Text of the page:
The secondary (hard) palate forms from outgrowths of the maxillary process called the palatine shelves. Failure of these shelves to fuse or ascend to a horizontal position causes cleft palate (palatoschisis). In very severe cases the cleft can continue into the upper jaw. Cleft palate is often accompanied by cleft lip (complete), but not always (incomplete; Figure 35.3), and can also be unilateral or bilateral.
A cleft lip is generally diagnosed at the 20‐week anomaly scan, whereas cleft palates are diagnosed after birth. Cleft lips require surgical intervention before 3 months, whereas cleft palate surgery should happen before the child reaches 12 months old. Cleft lip and palate can affect feeding and speech, but also hearing. To aid prevention of cleft lip and palate maternal dietary folic acid is recommended (see also spina bifida, Chapter 17).
Digestive System: Congenital Anomalies

Foregut abnormalities
Abnormalities in development of the foregut can include stenosis and atresia at various points along its length, and hypertrophy of the pylorus of the stomach. Depending upon the point of restriction projectile vomiting can be a symptom, and the presence or absence of bile in the vomit can help diagnose the location.
Urinary System

Urinary System


Urinary System
Time period: day 21 to birth
Introduction
The development of the urinary system is closely linked with that of the reproductive system. They both develop from the intermediate mesoderm, which extends on either side of the aorta and forms a condensation of cells in the abdomen called the urogenital ridge. The ridge has two parts: the nephrogenic cord and the gonadal ridge (see Figure 38.2).

Urinary System

Kidneys
Three structures involved in kidney development grow from intermediate mesoderm in an anterior to posterior sequence, termed the pronephros, mesonephros and metanephros.
The pronephros appears in the third week in the neck region of the embryo and disappears a week later. In humans this is a primitive, non‐functional kidney that c ial nephrons joined to an unbranched nephric duct.

Tuesday, April 20, 2021

Gonads

Gonads


Gonads
Time period: day 30 to postnatal development
Introduction
In the chapter on renal development (see Chapter 36) we talked about the development of the gonadal ridge from intermediate mesoderm, an important source of cells for the reproductive system and the location for the beginning of the development of the gonads.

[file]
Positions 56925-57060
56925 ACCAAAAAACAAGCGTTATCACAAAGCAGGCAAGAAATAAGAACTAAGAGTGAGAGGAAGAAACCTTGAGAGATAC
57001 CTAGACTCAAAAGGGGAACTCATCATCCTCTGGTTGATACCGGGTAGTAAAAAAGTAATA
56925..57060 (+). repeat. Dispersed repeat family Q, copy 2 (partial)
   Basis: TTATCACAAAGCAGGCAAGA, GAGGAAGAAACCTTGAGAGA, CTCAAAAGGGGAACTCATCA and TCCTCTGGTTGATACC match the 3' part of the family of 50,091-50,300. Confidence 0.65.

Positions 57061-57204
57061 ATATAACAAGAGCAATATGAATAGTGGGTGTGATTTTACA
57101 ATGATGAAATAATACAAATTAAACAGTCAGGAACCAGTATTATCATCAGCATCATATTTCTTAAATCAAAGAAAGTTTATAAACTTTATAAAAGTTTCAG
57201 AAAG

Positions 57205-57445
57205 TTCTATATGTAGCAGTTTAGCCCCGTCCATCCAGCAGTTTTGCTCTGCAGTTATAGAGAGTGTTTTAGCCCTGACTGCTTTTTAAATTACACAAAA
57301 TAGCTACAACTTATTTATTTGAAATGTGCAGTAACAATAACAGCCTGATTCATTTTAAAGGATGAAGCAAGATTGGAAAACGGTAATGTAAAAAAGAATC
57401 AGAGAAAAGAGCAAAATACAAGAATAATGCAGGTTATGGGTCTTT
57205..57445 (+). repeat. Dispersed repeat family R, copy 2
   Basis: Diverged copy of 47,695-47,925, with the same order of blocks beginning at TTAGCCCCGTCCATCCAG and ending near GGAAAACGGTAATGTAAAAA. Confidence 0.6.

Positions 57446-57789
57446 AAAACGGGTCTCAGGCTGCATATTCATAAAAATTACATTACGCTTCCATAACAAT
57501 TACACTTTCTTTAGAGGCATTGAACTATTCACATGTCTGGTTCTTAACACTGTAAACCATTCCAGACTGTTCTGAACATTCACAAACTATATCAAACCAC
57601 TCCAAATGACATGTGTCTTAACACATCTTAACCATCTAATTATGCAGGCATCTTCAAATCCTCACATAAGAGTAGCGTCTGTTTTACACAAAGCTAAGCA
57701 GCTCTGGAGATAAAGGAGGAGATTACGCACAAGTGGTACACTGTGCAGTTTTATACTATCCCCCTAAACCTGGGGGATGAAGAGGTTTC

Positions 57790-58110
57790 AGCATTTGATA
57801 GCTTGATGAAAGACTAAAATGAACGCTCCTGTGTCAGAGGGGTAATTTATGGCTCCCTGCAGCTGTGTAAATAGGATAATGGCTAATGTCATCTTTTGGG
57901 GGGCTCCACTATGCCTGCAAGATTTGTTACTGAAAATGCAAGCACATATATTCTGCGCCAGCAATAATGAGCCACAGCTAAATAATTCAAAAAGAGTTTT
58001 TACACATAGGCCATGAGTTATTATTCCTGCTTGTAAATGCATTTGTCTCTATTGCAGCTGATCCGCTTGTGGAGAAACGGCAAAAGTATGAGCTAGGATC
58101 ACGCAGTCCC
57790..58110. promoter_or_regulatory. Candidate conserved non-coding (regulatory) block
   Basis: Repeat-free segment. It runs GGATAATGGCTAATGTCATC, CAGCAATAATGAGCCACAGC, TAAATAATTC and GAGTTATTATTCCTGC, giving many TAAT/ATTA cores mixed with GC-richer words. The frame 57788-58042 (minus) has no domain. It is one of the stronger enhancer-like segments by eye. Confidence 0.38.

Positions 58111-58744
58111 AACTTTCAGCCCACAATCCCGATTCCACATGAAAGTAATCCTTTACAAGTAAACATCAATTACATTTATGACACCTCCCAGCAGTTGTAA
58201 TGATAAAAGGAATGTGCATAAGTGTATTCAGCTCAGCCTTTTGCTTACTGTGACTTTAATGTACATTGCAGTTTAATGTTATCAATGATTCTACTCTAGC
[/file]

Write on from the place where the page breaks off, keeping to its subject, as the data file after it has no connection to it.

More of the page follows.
Reproductive System: Gonads

Gonads
Gonads are formed from three sources of cells: the intermediate mesoderm, the mesodermal epithelium that lines the developing urogenital ridge and germ cells.

Thursday, April 15, 2021

Endocrine System

Endocrine System


Endocrine System
Time period: day 24 to birth
Introduction
The glands of the endocrine system begin to form during the embryonic period and continue to mature during the foetal period. Functional development can be detected by the presence of the various hormones in the foetal blood, generally in the second trimester of pregnancy.
The development of the gonads, pancreas, kidneys and placenta are covered elsewhere in this book.
Endocrine System, Pituitary gland, Hypothalamus, Pineal body, Adrenal glands, Thyroid gland, Parathyroid glands,

Pituitary gland
Also known as the hypophysis, the pituitary gland develops from two sources. An out pocketing of oral ectoderm appears in week 3 in front of the buccopharyngeal membrane (Figure 39.1). This forms the hypophysial diverticulum (or Rathke’s pouch), which will become the anterior lobe.
Head And Neck: Arch I

Head And Neck: Arch I


Head And Neck: Arch I
Time period: day 21 onwards
Introduction
Pharyngeal (or branchial) arches are paired structures that develop in the ventrolateral parts of the head of the embryo (Figures 40.1 and 40.2). Six arches will form and contribute to the development of head and neck structures, although arch V is ignored as it fails to appear in human embryos. In this chapter we concentrate on arch I and its derivatives.
Each pharyngeal arch is a bud, or bar of mesenchymal tissue, with clefts separating the arches externally, and pouches separating them internally (Figure 40.3). Pharyngeal pouches develop internally as blebs of the foregut at the level of the pharynx.